Notice of Online Archive

  • This page is no longer being updated and remains online for informational and historical purposes only. The information is accurate as of the last page update.

    For questions about page contents, contact the Communications Division.

Sophomore Brendan Rivage-Seul (Berea, Ky.) immersed himself in the rich history of Cuba this semester.

“The aim of the course was to analyze historical texts, events, and individuals in Cuban history ranging from the arrival of sugar cane with Columbus on his second voyage to the New World in the early sixteenth century, to Fidel Castro’s ‘History Will Absolve Me’ speech, to the recent debates in the Cuban National Assembly over constitutional amendments,” says Rivage-Seul, who intends to major in both International Affairs and Spanish.

He worked on the project with Richard Sharpless, professor of history. Sharpless is coauthor of The Kingdom of Coal: Work, Enterprise, and Ethnic Communities in the Mine Fields, which was nominated for several prizes and reissued by Canal History & Technology Press. A seven-part National Public Radio series by the authors based on the book won first prize in the Excellence in Broadcasting Competition. He also is author of a biography of Colombian populist Jorge Eliecer Gaitan and articles on Latin America and United States history.

“Brendan became interested in Cuban history after a trip he took. He also comes from a liberal progressive background, so he wanted to pursue this topic,” says Sharpless.

“I went to Cuba to take part in the 20th annual meeting of ‘Philosophers and Social Scientists’ for a three-week study,” says Rivage-Seul. “My parents originally got me interested in it; they have both been to Cuba numerous times.”

During his trip, Rivage-Seul visited much of the island, including Santa Clara, Santiago, Guanabacoa, Varadero, and Havana.

“In our studies at various universities and Cuban think tanks, we were exposed to historical, economic, political, racial, and gender issues concerning Cuba. We had a great time, not just studying, but also enjoying the culture. It was a time to brush up on some Spanish, meet very interesting people, and learn about a culture that would have otherwise remained rather foreign to me, as it is to most Americans,” he says.

After being struck by a political system that, as he says, “is producing much better results than almost any other Central or South American country,” Rivage-Seul was inspired to delve into Cuban history.

He examined the first war of independence in 1868, the Spanish American War, and the role of the Platt Amendment in Cuban independence in 1898. He is also researching recent Cuban history, including the social, economic, and political elements that brought about the 1959 Communist revolution, as well as the present day status of Cuba. He read the works of Jose Martí, Che Guevarra, Fidel Castro, and Juan Ruiz, among others.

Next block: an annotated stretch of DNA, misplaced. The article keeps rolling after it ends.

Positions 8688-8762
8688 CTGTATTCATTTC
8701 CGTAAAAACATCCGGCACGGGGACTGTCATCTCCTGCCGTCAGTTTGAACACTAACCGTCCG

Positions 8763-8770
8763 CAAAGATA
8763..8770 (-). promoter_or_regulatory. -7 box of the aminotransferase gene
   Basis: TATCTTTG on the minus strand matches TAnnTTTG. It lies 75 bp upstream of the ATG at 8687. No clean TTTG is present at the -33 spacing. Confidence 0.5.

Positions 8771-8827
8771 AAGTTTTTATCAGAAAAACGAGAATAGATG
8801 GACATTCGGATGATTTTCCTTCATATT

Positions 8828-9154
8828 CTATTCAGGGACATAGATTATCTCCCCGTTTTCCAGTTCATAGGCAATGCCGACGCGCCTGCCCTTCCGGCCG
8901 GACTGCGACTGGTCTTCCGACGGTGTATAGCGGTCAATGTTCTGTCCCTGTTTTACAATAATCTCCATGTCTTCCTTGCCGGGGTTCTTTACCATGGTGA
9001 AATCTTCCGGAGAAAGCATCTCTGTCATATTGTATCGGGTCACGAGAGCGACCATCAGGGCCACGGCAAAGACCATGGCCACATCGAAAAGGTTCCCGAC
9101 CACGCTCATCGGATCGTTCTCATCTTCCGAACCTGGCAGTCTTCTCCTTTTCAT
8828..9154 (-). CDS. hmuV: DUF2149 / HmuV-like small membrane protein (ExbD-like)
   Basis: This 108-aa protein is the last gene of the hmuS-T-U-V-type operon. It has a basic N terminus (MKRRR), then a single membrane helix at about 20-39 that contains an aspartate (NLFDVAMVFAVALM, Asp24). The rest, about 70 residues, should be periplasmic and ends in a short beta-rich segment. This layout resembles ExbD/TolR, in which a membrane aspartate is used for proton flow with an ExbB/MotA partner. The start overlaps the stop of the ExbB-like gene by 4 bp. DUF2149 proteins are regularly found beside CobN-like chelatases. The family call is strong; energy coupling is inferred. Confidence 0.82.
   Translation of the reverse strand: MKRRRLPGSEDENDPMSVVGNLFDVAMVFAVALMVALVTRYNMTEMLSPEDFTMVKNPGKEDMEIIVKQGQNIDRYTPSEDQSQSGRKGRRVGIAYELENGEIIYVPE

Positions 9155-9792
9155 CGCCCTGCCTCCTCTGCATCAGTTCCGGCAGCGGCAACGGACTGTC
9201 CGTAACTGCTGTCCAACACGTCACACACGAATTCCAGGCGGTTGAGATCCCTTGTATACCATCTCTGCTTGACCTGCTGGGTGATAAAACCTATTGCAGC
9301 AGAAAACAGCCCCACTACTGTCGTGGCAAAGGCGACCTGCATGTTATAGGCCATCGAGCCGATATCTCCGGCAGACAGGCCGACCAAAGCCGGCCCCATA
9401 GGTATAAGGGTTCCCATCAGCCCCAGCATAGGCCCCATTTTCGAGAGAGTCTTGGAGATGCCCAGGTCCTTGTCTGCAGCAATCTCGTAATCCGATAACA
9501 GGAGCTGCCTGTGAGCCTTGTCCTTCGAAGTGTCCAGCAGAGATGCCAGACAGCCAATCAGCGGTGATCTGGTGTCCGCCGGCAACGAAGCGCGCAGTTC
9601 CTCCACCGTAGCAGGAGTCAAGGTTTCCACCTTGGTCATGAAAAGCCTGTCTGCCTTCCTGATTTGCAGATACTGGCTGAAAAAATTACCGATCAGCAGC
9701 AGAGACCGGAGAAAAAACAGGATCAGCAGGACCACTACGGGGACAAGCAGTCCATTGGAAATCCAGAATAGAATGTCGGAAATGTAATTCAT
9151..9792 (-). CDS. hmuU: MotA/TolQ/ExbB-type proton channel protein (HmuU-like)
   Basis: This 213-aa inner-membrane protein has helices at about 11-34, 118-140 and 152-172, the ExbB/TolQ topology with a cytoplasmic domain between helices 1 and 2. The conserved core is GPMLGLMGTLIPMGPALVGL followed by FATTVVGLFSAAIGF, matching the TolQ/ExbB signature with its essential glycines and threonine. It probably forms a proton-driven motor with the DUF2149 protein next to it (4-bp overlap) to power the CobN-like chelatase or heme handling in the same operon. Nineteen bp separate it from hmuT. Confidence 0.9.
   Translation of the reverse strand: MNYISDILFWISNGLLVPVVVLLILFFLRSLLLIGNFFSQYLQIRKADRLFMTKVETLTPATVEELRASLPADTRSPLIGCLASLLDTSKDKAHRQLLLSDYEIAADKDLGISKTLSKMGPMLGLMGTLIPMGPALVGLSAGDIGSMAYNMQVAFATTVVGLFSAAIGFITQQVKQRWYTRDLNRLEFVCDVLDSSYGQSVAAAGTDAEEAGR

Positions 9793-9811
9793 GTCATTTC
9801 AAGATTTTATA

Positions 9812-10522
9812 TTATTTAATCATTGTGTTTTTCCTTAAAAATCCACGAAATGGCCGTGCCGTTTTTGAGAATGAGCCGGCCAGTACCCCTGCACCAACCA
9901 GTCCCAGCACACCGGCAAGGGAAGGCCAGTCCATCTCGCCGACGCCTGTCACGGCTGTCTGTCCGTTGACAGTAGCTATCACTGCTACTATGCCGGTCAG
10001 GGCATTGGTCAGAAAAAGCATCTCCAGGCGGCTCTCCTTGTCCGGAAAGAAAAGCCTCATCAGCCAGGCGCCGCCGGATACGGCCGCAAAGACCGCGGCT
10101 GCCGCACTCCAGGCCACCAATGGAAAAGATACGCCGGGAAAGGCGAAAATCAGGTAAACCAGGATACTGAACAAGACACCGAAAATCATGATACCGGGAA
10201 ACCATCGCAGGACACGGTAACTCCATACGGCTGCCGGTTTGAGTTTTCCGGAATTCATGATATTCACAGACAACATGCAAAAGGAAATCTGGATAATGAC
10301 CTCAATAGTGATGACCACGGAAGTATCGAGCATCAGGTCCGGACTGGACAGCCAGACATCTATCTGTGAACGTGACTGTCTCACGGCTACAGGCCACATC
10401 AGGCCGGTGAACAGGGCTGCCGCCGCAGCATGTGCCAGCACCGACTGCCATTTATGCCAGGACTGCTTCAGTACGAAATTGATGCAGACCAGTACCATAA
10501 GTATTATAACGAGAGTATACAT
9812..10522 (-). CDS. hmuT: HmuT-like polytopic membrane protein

“In short, the course was a thorough analysis of Cuban history and the role the United States has played in that history,” says Rivage-Seul. “It also highlighted the continued struggle by Cubans to overcome American oppression by way of the trade embargo and the recent Helms-Burton Act.”

Rivage-Seul was particularly pleased to study a country often overlooked by American historians.

“Having the opportunity to experience Cuba first hand and then learn about its political, economic, and cultural history was a real eye-opening experience. I can’t say enough about how good this study has been. I really enjoyed it,” he says.

“Dr. Sharpless was been a great help over the course of this independent study,” adds Rivage-Seul. “He has a wealth of knowledge to share not only about Cuba, but about life in general. It was a real pleasure to work with him.”

Though unsure about his career plans, Rivage-Seul cites a newfound interest in Latin American studies due to both his travel and academic work. He was also struck by the ease with which he could create his own curriculum to pursue specific academic areas.

“Lafayette is a good environment for this type of study,” he says. “My proposal for an independent study was welcomed. Lafayette has a history of taking student groups to Cuba under the guidance of Dr. Sharpless, so it was convenient for me to hook up with him for this project. The work has been steady and very interesting.”

“This is my second year here at Lafayette, and I’m really enjoying it,” he adds. “Aside from being a great school with good people and a strong academic environment, it is a lot of fun. In addition to all those things, the school has an abundance of resources and great opportunities for students who want to go outside the standard curriculum, much like the independent study I’ve done with Dr. Sharpless.”

Rivage-Seul is a member of International Students Association, Students for Social Justice, Investment Club, and the junior varsity basketball team. He plays violin, is a referee for intramural basketball, and works as a substitute in Kirby Sports Center. He has played on the varsity golf team and occasionally contributes opinion articles to The Lafayette.

Categorized in: Academic News